Among these saliency detection methods, graph-based methods generate saliency graphs that measure the similarity between nodes based on different rules. In these classes of methods, the initial node selection is the key to the salient object detection process. Existing node selection methods introduce various types of prior knowledge to ensure the accuracy of the foreground or background node selection. These priors are significant for carefully selected samples such as ID photos. However, this is not the case for natural images alone, where the salient object locations are randomly distributed. This is a significant challenge for existing prior-based methods. In addition, superpixel node images generated using the SLIC algorithm have different shapes and numbers of nodes generated by images of different sizes. In other words, image layering enriches the input features of salient objects, thereby ensuring the robustness of the detection results, thus providing a basis for the subsequent feature selection.

As regards the advantages and disadvantages of saliency graph object detection methods based on node selection in graphical methods, we can conclude that prior knowledge determination plays an important role in node selection; however, the saliency graphs generated by different prior knowledge determinations of initial nodes also differ. To improve the accuracy of saliency graphs, some researchers have attempted to improve the accuracy by determining the initial node. If the initial node is initially misjudged, the accuracy of the saliency graph is significantly reduced, and even its feature method is invalid.

Consequently, we propose a saliency map refinement method using a competitive mechanism. First, multiple feature maps are generated in parallel, and then, the feature saliency maps are further screened to determine useful and eliminate useless feature maps. Here, the similarity of the saliency maps generated by a certain number of features was compared, and effective feature maps were selected. For convenience, this study adopted three different types of features and compared the similarity of the saliency maps generated by the three features.

In contrast to bottom-up saliency detection models, top-down methods are based on high-level priors on images and are thus always task-specific-driven training and learning methods. In [6], Yang et al. used joint learning of a conditional random field (CRF) and a visual dictionary for salient object detection, which comprised a hierarchical structure from top to bottom: CRF, sparse coding, and image patches to sparse coding. As an intermediate layer, CRF is learned in a feature-adaptive manner and also used as an output layer to learn a dictionary under structured supervision, and a top-down saliency detection model was proposed. Shan et al. [23] proposed a neural network for three-stage layering: first, fast R-CNN extracts feature for each superpixel; second, an attention mechanism was used to expand the receptive field from one superpixel to the surrounding and related; finally, the value of the saliency score was obtained using the global regression model to generate a saliency map for top-down saliency detection. Although deep learning-based salient object detection has achieved good results [24], these methods are extremely sensitive to data attributes, which may influence their adaptability to different situations.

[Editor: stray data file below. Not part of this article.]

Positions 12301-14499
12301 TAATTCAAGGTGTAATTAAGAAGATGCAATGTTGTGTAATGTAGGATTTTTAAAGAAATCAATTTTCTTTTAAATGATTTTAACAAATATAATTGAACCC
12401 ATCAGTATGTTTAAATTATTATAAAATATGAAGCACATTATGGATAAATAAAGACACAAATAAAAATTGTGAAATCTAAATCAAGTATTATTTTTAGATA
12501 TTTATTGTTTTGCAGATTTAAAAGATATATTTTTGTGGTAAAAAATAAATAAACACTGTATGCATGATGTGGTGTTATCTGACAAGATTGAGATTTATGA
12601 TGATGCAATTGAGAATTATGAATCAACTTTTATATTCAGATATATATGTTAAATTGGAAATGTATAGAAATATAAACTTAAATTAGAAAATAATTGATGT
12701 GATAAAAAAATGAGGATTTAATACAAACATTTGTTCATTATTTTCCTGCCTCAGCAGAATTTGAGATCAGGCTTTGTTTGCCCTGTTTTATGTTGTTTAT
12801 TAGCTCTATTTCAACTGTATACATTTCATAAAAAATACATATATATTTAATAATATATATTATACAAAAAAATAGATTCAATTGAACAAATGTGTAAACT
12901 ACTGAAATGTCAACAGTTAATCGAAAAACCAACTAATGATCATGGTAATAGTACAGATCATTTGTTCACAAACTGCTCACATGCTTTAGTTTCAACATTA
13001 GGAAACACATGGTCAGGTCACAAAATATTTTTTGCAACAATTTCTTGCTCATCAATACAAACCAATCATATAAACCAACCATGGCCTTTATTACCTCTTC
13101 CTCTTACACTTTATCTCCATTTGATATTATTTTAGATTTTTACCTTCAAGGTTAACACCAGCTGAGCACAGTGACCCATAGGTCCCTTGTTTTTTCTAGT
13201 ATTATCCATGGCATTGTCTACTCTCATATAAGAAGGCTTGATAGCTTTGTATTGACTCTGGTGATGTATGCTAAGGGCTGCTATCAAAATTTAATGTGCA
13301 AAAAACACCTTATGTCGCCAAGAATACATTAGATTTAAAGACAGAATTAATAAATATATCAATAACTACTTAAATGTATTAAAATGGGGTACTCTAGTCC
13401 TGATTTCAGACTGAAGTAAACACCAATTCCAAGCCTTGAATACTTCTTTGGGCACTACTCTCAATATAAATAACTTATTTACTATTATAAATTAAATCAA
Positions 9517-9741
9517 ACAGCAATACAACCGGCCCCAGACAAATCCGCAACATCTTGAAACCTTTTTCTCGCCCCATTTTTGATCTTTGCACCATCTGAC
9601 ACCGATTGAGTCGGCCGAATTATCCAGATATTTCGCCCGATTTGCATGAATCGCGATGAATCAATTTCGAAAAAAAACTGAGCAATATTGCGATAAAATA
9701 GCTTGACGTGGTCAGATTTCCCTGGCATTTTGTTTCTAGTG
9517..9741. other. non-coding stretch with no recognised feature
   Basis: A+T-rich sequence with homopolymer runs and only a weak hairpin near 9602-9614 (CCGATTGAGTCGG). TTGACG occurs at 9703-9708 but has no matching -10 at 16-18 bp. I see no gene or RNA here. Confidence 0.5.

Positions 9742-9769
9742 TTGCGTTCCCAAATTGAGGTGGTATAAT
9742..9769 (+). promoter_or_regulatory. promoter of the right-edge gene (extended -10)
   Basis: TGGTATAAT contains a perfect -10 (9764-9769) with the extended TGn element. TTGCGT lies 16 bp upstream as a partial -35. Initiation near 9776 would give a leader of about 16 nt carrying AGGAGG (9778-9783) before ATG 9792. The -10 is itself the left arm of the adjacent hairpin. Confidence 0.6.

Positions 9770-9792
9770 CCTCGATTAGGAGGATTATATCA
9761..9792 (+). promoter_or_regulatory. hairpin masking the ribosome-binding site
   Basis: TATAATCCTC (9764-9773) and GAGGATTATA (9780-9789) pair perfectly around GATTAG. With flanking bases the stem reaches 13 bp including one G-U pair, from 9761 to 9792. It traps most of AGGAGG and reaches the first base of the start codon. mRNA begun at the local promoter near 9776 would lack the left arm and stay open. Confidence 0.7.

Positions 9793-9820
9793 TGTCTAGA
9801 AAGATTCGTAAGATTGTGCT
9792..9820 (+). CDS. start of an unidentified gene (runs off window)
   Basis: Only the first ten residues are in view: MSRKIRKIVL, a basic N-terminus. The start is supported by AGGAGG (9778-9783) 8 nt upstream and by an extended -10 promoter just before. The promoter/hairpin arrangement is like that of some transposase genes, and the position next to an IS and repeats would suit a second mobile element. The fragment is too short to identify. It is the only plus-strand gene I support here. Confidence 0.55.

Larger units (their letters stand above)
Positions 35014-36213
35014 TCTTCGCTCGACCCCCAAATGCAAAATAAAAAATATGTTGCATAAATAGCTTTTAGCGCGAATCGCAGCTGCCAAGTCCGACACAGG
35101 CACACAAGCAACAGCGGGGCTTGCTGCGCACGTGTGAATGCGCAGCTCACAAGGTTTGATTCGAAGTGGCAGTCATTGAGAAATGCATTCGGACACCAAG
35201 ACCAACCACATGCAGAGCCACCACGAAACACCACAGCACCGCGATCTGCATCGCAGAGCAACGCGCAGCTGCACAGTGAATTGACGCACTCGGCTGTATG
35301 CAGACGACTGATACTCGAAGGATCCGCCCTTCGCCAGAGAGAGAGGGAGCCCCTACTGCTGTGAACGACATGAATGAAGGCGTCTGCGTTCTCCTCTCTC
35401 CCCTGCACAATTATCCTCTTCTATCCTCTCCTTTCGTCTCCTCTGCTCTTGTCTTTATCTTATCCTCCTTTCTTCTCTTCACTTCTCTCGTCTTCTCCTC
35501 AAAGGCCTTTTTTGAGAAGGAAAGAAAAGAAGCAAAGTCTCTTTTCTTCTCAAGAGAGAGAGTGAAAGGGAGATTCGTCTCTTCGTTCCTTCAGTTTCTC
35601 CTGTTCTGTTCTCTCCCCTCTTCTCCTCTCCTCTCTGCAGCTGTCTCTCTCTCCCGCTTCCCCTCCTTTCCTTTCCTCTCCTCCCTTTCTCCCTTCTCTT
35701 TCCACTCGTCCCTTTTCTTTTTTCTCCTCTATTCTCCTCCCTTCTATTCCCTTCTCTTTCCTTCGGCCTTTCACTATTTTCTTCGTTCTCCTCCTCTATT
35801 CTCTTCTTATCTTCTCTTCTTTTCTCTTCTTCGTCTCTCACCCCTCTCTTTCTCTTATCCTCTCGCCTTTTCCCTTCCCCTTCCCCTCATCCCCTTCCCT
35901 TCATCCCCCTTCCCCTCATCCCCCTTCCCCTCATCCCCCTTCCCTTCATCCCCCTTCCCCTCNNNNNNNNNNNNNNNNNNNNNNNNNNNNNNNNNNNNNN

3. Construction of Multiple Layered Coarse Saliency Maps

The selection of initial nodes differs, the detection results of saliency graphs also differ significantly, and a competitive and complementary relationship exists between them. Based on various factors, such as salient object size, color, location, and image boundary, a multilevel hierarchical saliency detection algorithm with different prior knowledge is designed to determine the initial nodes. The algorithm framework of this study is illustrated in Figure 1. First, we divide the input image into three levels: Z1, Z2, and Z3, of different sizes. Subsequently, we simultaneously processed Z1, Z2, and Z3 by building three different types of saliency graph models. Finally, we defined a competition mechanism to fuse the saliency map twice to obtain a refined saliency map.In Figure 1, ① adopts the SLIC algorithm to generate superpixel images. ②, ③, and ④ represent the feature method based on center prior, the feature method based on color prior, and the feature method based on boundary connectivity prior, respectively. ⑤, ⑥, and ⑦ represent the feature analysis of their respective feature maps, ⑧ feature map of comparison, and ⑨ feature fusion.

3.1. Coarse Saliency Map Generation Based on Boundary Prior